Hug for Sam, who is recovering from severe burns from a kitchen fire.
THE WHITE CONVERTIBLE SMART CAR
“I wonder if I might be bold enough to ask for a ride around the parking lot? I’ve never ridden in a Smart car.”
The question remained unasked.
As bold as everyone considers me, I didn’t have the nerve to pose the question to the thirtyish redheaded woman sitting behind the white convertible Smart car.
My husband Monte and I were in a small New York town enroute from our Pennsylvania home to his hometown in Northern New York, almost on the St. Lawrence River.
We had stopped at the grocery store because my husband wanted to check out the price of blueberries. He and several of his nieces were going to make pies for the Holland family reunion on Saturday, and he hadn’t had time to stop and purchase blueberries before we left home earlier this day.
When we pulled into the parking space I Monte mentioned there was a Smart car beside the driver’s side of our car. Upon examination Monte said it was a convertible.
“Are you going to wait here for the owner?” he asked.
“I don’t think so,” I said, feeling the sun’s heat on my arms. I took a business card and wrote the following message on the back:
- Glad we parked beside your Smart car. I am a descendent of the Smart family. (290 characters—too long for a Tweet message, and barely short enough to fit onto the back of the card)
I meant to find Monte in the store but couldn’t resist the urge to sit outside in the weather that had turned from rain-threatening clouds to blue skies accented by white clouds that only occasionally blocked the sun rays. A light breeze made being in the shade enjoyable.
I watched as a variety of Americana exited the store. Which one would claim the Smart car? I wondered as I watched an orange-shirted store employee collect grocery carts scattered throughout the parking lot.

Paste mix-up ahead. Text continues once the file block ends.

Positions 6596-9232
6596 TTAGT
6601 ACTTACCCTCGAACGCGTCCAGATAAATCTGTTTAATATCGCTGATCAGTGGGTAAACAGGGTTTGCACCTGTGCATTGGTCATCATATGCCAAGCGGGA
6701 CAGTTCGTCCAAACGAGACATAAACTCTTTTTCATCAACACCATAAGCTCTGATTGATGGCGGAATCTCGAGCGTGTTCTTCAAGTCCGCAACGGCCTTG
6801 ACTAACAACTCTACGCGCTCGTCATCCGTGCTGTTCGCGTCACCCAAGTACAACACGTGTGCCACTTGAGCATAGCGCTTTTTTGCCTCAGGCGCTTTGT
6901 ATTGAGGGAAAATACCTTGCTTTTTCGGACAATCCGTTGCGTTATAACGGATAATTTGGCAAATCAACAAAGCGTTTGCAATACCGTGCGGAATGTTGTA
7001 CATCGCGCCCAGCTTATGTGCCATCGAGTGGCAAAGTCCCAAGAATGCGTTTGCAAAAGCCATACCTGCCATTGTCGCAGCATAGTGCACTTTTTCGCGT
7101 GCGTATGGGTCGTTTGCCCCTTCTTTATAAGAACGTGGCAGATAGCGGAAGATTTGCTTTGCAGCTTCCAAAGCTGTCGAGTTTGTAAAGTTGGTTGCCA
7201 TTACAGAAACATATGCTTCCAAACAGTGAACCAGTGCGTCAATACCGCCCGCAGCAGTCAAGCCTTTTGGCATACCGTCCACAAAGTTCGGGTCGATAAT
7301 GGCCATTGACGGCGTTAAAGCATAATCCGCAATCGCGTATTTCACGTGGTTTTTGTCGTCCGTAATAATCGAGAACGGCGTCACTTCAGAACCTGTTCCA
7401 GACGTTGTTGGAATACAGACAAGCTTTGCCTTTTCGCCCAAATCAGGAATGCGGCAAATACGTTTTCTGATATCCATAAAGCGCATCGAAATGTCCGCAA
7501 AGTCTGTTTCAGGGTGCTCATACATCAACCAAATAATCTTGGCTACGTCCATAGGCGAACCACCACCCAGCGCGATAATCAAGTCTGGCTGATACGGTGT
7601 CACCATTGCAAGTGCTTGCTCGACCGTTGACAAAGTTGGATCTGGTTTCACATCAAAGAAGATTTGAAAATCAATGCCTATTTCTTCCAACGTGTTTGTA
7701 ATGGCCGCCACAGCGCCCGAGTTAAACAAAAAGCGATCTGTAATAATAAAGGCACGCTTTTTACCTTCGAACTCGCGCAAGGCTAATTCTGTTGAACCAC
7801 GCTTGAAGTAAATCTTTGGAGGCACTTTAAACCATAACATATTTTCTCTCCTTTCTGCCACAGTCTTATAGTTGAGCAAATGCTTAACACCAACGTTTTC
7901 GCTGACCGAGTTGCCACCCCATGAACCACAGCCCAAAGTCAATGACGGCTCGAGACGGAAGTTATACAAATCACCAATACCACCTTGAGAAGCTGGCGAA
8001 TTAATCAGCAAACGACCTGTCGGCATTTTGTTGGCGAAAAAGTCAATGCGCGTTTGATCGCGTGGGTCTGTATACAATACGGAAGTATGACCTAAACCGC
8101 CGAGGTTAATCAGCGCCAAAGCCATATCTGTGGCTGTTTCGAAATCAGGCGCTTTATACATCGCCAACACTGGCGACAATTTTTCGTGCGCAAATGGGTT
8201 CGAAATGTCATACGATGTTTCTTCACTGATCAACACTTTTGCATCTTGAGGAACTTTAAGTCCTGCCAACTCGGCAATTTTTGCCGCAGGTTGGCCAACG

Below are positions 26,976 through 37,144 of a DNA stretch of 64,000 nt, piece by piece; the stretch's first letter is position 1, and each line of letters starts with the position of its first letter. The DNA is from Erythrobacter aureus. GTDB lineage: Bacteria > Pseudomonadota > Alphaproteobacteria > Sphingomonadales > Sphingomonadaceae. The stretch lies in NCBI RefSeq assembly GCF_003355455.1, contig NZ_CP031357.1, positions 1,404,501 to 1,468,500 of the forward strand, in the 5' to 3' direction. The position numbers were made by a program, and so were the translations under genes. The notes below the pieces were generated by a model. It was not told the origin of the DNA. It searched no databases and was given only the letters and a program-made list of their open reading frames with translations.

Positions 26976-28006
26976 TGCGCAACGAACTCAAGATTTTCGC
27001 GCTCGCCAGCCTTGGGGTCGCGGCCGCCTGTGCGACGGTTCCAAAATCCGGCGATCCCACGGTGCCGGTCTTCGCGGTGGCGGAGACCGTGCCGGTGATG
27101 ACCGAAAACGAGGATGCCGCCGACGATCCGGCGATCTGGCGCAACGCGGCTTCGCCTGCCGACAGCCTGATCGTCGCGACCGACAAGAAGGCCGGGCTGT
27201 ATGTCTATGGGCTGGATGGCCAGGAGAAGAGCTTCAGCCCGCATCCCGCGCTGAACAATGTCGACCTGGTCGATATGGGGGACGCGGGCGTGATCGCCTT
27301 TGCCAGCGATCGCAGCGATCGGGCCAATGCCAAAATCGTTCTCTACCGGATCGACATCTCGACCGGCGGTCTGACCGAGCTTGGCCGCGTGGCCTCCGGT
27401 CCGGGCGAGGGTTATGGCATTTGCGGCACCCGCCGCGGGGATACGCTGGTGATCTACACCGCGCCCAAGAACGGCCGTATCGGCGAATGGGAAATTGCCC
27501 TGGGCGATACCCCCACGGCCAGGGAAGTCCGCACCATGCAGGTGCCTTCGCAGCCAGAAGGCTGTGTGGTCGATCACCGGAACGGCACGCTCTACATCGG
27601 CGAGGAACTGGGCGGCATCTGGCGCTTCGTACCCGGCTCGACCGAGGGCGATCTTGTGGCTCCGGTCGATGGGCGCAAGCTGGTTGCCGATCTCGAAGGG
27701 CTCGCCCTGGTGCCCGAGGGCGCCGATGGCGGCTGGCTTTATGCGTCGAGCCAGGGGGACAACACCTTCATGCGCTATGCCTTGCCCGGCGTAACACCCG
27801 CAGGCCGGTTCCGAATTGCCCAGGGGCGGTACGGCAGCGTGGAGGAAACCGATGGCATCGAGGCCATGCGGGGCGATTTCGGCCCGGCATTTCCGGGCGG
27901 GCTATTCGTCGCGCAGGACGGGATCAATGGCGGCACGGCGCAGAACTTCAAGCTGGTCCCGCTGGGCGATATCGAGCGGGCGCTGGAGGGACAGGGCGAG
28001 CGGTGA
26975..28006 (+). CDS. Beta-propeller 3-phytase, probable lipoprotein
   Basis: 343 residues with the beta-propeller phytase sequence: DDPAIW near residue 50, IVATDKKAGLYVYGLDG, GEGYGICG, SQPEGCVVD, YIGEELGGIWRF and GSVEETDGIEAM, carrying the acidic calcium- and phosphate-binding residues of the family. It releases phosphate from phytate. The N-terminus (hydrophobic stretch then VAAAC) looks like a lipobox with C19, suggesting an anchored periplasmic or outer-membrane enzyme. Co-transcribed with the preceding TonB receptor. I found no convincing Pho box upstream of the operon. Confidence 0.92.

- Some walked down the right side of the pathway—I ruled them out as owners.
- A family of four each carrying grocery bags? Probably not—they would be pretty cramped in the small car.
- A woman with a medical style shirt. Not likely.
- A young teenager. Ruled out.
- A white-haired gentleman. Perhaps, but he turned toward another row of cars.
Monte came out of the store.
“The blueberries cost twice as much here as they did back home.”
A young couple exited the store.
“Not them,” I said.
Being atypically unrushed I gave no indication of moving from my spot. Finally I stood up, turned to Monte and said I guessed it was time to leave.
I missed seeing the red-headed woman exit the store, but saw her half-way down the row of cars.
As we followed her she reached the smart car and opened its door, put her bags in the car, and got in. My footsteps quickened and I reached the car just before she turned the engine on.
“Hi,” I said waving.
She hadn’t spotted the business card tucked firmly under her windshield wipers. I pulled it off and handed it to her.
I couldn’t tell if she was pleased or not. Her look said uncertainty, and she began opening he convertible top, as if she was ready to drive off.
“The Smart car appeals to me because I descended from the Smart family. Besides, it’s quite cute. Are you from Buffalo?”
I asked that question because Monte had noticed a dealership tag saying Buffalo.
“No,” she said. “But I had to go to Buffalo to find a Smart car dealership.”
“I lived in Buffalo during my teen years. Now I live southeast of Pittsburgh.”
She had warmed up.
“My name is Carolyn.”
“Oh, I could tell you a short story. But you might be in a hurry.”
“At the start of the War of 1812 the first privateer out of Portsmouth, New Hampshire, used a ship called Nancy. He took his ship out once and made enough money to build his house in Portsmouth. The house is still being used.
“And the privateer’s name was Captain Richard Smart. And he was my ancestor.”
I so wanted to ask her for a ride around the parking lot, but let the request rest. As she drove away Monte and I entered our car and headed to our destination.
And I have yet to experience a ride in a smart car.